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Best Rep Range While Cutting?


think i should keep reps between 8-10 on a cut?

are there any benifits to doing lower than 6 reps during a cut?
i dont plan on getting much stronger on a cut, but do you think it will help me maintain strength and size to go lower?


Lots of coaches seem to think so.

Why not do a Thib style ramp?

For example Front squat:

Ramp 3-5 reps x6-8 sets or until your performance gets shitty. Remove 20% of the weight from your last set and rep it out!

Every week try to add 2.5lbs to the bar, or one more rep on the last max set.

With back work, use higher reps.


This has been discussed plenty - keep lifting heavy. It is the best way to keep muscle. You'll probably get a little weaker during your cut so you'll have to come down in poundage, but keep the intensity at max.


1-Rep-wise, what built the muscle will keep the muscle (as much as possible of course).
2-If done correctly, even though you may feel tired, your strength shouldn't drop just because you're cutting.



I would recommend the 3-12 rep range for cutting, just like bulking and maintaining.


Just to clarify this;

Strength loss shouldn't really be an issue if you are close to 25% fat...only really when much leaner and calories are very low and cardio high. Pounds of fat should come off relatively easily without extreme measure.

If you lose much strength at a higher level of bodyfat (other than the odd dip), you probably lowered calories too much or did crazy amounts of volume.


I believe that there are benefits to working at all rep ranges, whether you are cutting or not. It's not the rep range itself, but rather how you are using it within the context of your training sessions. I think a mix of the two works the best, as you it will hopefully allow you to maintain/even build strength while also focusing on hypertrophy.

The mix is really dependent on the trainee and their own body, there is no prescribed amount of one or thee other. Figure out what works for you and go for it, but I would not discount lower reps while on a cut.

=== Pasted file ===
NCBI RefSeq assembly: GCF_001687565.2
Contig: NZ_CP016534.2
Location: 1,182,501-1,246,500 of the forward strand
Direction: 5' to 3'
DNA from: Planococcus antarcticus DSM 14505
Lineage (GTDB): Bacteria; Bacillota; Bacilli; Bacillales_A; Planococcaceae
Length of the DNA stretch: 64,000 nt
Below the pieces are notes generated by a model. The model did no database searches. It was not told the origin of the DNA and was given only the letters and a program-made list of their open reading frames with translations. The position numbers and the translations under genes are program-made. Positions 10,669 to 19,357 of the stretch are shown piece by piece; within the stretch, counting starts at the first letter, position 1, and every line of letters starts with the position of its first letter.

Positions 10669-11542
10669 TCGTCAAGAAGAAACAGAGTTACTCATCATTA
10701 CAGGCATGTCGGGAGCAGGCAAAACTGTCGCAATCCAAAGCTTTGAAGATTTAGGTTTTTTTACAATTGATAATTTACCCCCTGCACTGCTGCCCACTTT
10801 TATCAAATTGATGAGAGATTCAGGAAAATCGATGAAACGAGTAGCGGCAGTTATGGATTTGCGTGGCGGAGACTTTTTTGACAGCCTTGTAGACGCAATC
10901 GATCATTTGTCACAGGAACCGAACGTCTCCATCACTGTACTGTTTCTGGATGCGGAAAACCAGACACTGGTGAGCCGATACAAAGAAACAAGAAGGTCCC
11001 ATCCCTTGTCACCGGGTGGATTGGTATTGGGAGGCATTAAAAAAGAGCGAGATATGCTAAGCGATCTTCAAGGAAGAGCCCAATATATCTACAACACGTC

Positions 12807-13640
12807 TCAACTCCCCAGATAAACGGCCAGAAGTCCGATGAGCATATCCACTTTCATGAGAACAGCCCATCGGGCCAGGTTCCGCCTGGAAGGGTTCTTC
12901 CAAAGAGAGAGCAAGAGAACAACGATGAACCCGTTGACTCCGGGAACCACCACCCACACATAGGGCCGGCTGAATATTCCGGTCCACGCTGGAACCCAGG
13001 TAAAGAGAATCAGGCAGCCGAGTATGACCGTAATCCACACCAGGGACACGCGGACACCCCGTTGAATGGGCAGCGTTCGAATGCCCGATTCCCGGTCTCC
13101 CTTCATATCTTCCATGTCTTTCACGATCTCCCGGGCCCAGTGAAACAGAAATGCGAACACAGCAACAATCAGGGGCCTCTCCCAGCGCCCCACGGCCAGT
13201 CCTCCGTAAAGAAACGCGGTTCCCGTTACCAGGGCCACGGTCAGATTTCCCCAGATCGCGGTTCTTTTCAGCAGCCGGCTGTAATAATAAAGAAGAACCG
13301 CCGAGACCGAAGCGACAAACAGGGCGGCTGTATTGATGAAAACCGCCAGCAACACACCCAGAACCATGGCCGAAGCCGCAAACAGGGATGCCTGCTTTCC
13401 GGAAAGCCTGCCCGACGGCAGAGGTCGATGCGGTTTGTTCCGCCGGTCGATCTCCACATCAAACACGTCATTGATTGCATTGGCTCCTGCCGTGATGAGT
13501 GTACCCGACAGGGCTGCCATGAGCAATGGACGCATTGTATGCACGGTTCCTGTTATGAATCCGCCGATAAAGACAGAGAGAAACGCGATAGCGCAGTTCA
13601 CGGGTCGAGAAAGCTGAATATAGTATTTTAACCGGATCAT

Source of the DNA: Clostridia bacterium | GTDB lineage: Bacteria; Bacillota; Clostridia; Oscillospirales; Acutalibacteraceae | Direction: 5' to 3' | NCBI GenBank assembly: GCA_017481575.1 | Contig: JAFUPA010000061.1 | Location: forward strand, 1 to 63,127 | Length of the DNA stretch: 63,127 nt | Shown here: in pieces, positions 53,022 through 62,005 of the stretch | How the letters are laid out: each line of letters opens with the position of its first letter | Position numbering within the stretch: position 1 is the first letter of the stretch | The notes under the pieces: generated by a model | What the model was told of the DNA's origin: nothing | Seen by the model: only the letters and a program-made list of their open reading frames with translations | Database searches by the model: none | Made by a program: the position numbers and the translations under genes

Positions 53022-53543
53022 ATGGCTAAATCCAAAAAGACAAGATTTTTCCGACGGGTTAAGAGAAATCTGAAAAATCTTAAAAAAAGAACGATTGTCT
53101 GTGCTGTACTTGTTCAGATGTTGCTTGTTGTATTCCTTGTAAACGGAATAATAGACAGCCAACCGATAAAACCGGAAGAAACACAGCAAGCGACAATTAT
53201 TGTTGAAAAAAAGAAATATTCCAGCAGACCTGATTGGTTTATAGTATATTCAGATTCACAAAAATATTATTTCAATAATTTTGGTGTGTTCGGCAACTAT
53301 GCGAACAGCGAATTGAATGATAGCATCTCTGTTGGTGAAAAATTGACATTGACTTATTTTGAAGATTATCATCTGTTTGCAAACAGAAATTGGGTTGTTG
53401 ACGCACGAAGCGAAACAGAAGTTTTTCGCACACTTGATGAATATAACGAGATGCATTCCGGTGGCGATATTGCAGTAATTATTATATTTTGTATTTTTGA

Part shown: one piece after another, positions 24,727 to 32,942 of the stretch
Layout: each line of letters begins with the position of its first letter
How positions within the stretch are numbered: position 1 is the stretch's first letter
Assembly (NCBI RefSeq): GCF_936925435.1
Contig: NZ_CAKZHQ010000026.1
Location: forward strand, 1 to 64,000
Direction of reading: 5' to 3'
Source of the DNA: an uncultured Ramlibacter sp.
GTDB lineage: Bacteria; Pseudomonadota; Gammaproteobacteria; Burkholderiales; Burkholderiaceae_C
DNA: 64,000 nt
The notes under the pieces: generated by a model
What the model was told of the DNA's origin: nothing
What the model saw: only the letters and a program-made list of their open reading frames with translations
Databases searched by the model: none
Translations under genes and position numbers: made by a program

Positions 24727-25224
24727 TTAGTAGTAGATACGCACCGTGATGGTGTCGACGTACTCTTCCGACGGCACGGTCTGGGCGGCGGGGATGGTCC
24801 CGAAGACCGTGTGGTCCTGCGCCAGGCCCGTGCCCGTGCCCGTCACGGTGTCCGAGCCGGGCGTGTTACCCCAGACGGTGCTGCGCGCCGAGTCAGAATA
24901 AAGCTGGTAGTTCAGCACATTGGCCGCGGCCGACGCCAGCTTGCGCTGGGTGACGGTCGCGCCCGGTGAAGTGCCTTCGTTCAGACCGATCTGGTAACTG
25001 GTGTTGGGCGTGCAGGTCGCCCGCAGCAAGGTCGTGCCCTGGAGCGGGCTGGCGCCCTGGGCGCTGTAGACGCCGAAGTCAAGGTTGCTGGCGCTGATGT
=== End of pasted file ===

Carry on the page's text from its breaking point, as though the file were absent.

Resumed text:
5x5 works like a charm, and keep your sessions SHORT&HEAVY. Good Luck


this makes no sense "keep lifting heavy but if you get a bit weaker lower the poundage" .
keep your reps n weight on the bar the same if your diets right (small deficit slow fat/weight loss) you shouldnt really lose strength but if you do and you cant get the reps in still dont lower the weight . when dieting i keep all aspects of training the same .


this is especially true try no to confuse tiredness/drop in energy due to lowered cals/carbs with drop in strength


If he's lifting heavy, and gets lean enough, he'll lose some strength. Saying he should do for example 3 sets of 3 for 275 and not change this if HE PHYSICALLY CANNOT do it anymore is moronic. How are you going to keep the training the exact same if you physically can't move the weight. If you get weaker, and still want to hit the reps, the weight is going to come down slightly. If you want to keep the weight, you'll have to lower the reps. This is of course assuming the OP is going under 10% bodyfat or so. It's easy enough to maintain strength when you're in higher body fat percentages but eventually as you get lean enough you're going to lose some strength.


for sure if you cant move a weight you have no choice i was refering to a drop in reps for example 220 for 8 and ending up at 220 for 3 or 4 and maybe add an extra set if you want


You need to be more specific.

How much fat are you dropping? How long have you got?

For example going from 20 to single digits is huge, however if you've got 6 to 18 months I'd hope you should gain strength as this would be a very moderate approach. However if your time frame is less then strength may suffer.

On another note I'd agree try keep your weight training the same. If your progressing why change?


I would keep the same rep range you use in order to bulk. The only reason I see to raise your number of reps is if your joints and tendons start hurting.


For me, success during a cut was not determined so much by how many reps per set, but rather density of my training session, as in how much total volume in a given period of time. Progressively decreasing rest time between sets (and increasing training density) had the most positive effect for me.